Anything that Anil Dash writes is worth reading and this, his first article for Rolling Stone, is no different. I haven’t quoted it here, but I love the first paragraph. What goes around, comes around, eh?

This is a vibrant and highly detailed image depicting a fantastical scene reminiscent of a stage set for an imaginary play. The artwork is rich with various elements and layers, featuring multiple colorful structures that resemble different themed areas or sets. On the left, there's a golden-yellow structure with green accents, platforms, and staircases that evoke a bustling market or social hub, with tiny figures that appear to be people engaging in various activities. Centered in the image is a towering cityscape with blue and black skyscrapers rising among white, fluffy clouds against a clear sky. To the right, the scene turns darker with red and black twisted trees and buildings that have a more ominous vibe, including some structures that are on fire and surrounded by dark birds. The entire image is a blend of whimsy and chaos, with numerous birds in flight throughout, some carrying symbols like hearts and crosses. There are also splashes of paint and abstract elements scattered across the image, contributing to the surreal, dreamlike atmosphere. The overall color scheme includes bright red, yellow, blue, and varying shades of dark gray, all set against a light blue background that suggests a waterside setting at the bottom edge of the image.
[T]his new year offers many echoes of a moment we haven’t seen in a quarter-century. Some of the most dominant companies on the internet are at risk of losing their relevance, and the rest of us are rethinking our daily habits in ways that will shift the digital landscape as we know it. Though the specifics are hard to predict, we can look to historical precedents to understand the changes that are about to come, and even to predict how regular internet users — not just the world’s tech tycoons — may be the ones who decide how it goes.


We are about to see the biggest reshuffling of power on the internet in 25 years, in a way that most of the internet’s current users have never seen before. And while some of the drivers of this change have been hyped up, or even over-hyped, a few of the most important changes haven’t gotten any discussion at all.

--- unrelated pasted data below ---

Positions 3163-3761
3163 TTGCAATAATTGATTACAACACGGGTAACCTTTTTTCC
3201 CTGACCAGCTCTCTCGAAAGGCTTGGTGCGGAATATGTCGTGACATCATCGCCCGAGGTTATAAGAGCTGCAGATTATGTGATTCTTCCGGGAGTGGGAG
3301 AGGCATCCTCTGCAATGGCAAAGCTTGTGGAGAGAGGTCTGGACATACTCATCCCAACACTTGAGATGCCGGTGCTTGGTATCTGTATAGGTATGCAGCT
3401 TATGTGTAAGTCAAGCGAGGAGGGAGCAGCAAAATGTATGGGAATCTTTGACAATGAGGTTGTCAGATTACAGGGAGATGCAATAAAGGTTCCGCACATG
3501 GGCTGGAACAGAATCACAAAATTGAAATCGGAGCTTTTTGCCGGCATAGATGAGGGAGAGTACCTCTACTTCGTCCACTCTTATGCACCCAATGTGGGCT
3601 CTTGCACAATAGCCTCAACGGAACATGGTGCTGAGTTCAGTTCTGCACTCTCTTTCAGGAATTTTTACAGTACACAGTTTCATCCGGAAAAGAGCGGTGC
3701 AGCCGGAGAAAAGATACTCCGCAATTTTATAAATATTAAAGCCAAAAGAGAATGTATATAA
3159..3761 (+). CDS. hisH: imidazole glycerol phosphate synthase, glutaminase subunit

Consider the dramatic power shift happening right now in social media. Twitter’s slide into irrelevance and extremism as it decays into X has hastened the explosive growth of a whole host of newer social networks. There’s the nerdy vibes of the noncommercial Mastodon communities (each one with its own set of Dungeons and Dragons rules to play by), the raucous hedonism of Bluesky (like your old Tumblr timeline at its most scandalous), and the at-least-it’s-not-LinkedIn noisiness of Threads, brought to you by Instagram, meaning Facebook, meaning Meta. There are lots more, of course, and probably another new one popping up tomorrow, but that’s what’s great about it. A generation ago, we saw early social networks like LiveJournal and Xanga and Black Planet and Friendster and many others come and go, each finding their own specific audience and focus. For those who remember a time in the last century when things were less homogenous, and different geographic regions might have their own distinct music scenes or culinary traditions, it’s easy to understand the appeal of an online equivalent to different, connected neighborhoods that each have their own vibe. While this new, more diffuse set of social networks sometimes requires a little more tinkering to get started, they epitomize the complexity and multiplicity of the weirder and more open web that’s flourishing today.


I’m not a pollyanna about the fact that there are still going to be lots of horrible things on the internet, and that too many of the tycoons who rule the tech industry are trying to make the bad things worse. (After all, look what the last wild era online lead to.) There’s not going to be some new killer app that displaces Google or Facebook or Twitter with a love-powered alternative. But that’s because there shouldn’t be. There should be lots of different, human-scale alternative experiences on the internet that offer up home-cooked, locally-grown, ethically-sourced, code-to-table alternatives to the factory-farmed junk food of the internet. And they should be weird.

Source:  The Internet Is About to Get Weird Again | Rolling Stone

Image: DALL-E 3